GARDINER — Owners of a soon-to-open restaurant hope their new eatery, and their improvements to an unpopular public walkway, will draw more people and businesses downtown.

“If there are more places down there, more will come,” said Peter Powers, co-owner of Alex Parker’s Steak House. “Build it, and they will come.”

Powers isn’t the only one hoping for a domino effect from his restaurant or with a vested interest in its success.

The city loaned Powers $40,000 to help cover startup and renovation costs for the new restaurant at 295 Water St. through its revolving loan fund.

With the fund, once loans are paid back, the money can be loaned out again to fund additional applicants.

At the end of fiscal year 2012, the city had around $630,000 in the fund and almost $250,000 in outstanding loans, according to documents provided by the city.

The fund was established with a United States Department of Agriculture Rural Development loan in 2001. The city has paid roughly $21,000 year to the USDA since 2005 and will do so through 2029 until the loan is paid off, Morelli said.

The purpose of the fund is to provide gap financing for ventures unable to secure the loans from a bank, Morelli said. But if the business goes belly up, the city is usually the last in line to be repaid and ends up writing off the remaining balance, he said.

The city has written off three loans in the last five years, totaling just over $100,000.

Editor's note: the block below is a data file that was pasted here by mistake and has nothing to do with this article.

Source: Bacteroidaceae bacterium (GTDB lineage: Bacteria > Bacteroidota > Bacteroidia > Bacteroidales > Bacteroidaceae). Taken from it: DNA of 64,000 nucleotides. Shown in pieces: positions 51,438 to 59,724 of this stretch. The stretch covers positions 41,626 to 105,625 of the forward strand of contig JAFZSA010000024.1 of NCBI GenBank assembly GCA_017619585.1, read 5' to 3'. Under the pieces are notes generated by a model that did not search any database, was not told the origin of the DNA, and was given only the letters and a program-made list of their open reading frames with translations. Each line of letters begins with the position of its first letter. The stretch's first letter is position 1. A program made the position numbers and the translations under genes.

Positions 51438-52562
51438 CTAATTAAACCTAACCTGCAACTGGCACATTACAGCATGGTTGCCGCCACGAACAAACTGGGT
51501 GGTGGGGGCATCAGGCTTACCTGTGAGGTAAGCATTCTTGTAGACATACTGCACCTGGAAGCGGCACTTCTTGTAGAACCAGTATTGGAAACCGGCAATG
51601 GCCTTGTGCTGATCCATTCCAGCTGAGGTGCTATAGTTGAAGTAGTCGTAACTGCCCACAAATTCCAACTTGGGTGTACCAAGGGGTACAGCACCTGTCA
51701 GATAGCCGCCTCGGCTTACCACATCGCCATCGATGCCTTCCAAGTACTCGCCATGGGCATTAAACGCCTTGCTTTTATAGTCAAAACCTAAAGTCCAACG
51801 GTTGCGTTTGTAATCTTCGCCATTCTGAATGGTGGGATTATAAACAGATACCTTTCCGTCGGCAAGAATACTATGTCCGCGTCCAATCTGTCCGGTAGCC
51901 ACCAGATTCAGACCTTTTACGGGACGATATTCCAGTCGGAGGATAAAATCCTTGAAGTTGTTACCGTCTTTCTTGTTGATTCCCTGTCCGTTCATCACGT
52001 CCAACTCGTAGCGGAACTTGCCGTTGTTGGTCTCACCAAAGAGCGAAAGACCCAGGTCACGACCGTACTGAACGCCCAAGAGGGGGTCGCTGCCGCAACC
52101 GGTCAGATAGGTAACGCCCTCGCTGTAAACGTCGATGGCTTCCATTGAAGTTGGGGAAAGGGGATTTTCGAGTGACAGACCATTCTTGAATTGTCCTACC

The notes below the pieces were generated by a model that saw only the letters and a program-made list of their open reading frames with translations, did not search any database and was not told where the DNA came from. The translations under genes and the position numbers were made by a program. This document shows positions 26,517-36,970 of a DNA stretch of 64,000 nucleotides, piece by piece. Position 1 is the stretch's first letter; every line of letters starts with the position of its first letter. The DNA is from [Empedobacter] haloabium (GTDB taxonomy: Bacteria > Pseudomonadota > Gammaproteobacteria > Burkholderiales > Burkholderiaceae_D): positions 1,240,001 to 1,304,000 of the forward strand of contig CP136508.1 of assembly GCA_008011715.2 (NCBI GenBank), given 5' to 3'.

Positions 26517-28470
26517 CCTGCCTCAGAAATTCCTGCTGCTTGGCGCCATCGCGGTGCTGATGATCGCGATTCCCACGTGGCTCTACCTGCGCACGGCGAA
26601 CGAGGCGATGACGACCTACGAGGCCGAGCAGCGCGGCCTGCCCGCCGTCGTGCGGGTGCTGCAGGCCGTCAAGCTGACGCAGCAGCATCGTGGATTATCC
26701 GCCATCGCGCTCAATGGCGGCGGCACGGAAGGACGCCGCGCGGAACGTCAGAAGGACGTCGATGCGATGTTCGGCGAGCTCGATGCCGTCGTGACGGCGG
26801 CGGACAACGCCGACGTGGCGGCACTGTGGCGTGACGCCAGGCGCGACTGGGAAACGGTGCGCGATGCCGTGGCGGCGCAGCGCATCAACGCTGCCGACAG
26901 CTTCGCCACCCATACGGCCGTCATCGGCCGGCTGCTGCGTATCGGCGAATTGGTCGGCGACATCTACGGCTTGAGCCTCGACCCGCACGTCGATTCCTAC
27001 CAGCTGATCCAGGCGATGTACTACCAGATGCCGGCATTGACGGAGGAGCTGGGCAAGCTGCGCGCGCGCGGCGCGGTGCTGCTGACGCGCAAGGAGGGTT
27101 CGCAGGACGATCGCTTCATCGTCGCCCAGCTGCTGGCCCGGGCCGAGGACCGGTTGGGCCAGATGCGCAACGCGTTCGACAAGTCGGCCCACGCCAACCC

Currently the city has nine active loans with under $300,000 remaining to be paid off. Several other downtown businesses have taken advantage of the program, including A1 Diner, Johnson Hall Performing Arts Center and ArtDogs.

Loan applicants are first reviewed by Kennebec Valley Council of Government’s loan officer, then the city’s Economic Development Committee passes on its recommendation to the City Council for final approval.

Cole Palmer, KVCOG’s loan officer, said revolving fund loans are traditionally granted based on the potential for creating or retaining jobs.

Palmer is contracted by the city to review applicants, but KVCOG also has its own revolving loan fund.

In Power’s case, the committee recommended granting the loan based on Power’s past success with restaurants in Georgia and Florida, the amount of personal cash he was putting in the business and his enthusiasm for improving Gardiner’s downtown. Powers said he plans on hiring around 16 part- and full-time employees.

“It’s truly the right time for Gardiner to have this, and the guy’s energy and enthusiasm is just spilling over,” said Geri Robbins-Doyle, chairwoman of the Economic Development Committee.

She said she hopes the restaurant “will be the catalyst to get other people to pay attention to Gardiner.”

Besides undertaking significant renovations to the restaurant’s interior, the restaurant owners vastly improved the stairway from the Arcade parking lot to Water Street, adding chandelier lighting, a fresh coat of white paint and a security camera.

Gardiner Main Street Executive Director Patrick Wright recently held a ribbon-cutting ceremony for the walkway with city officials who all lauded the new look.

“You have transformed what’s long been considered an eyesore, if you will, into what already looks like a gem,” said outgoing mayor Andrew MacLean, before Powers cut the ribbon.

Morelli said that with only finite city funds available for projects like the walkway, public and private partnership are often able to accomplish more.

“That’s how you make things happen,” he said.

Paul Koenig — 621-5663
pkoenig@mainetoday.com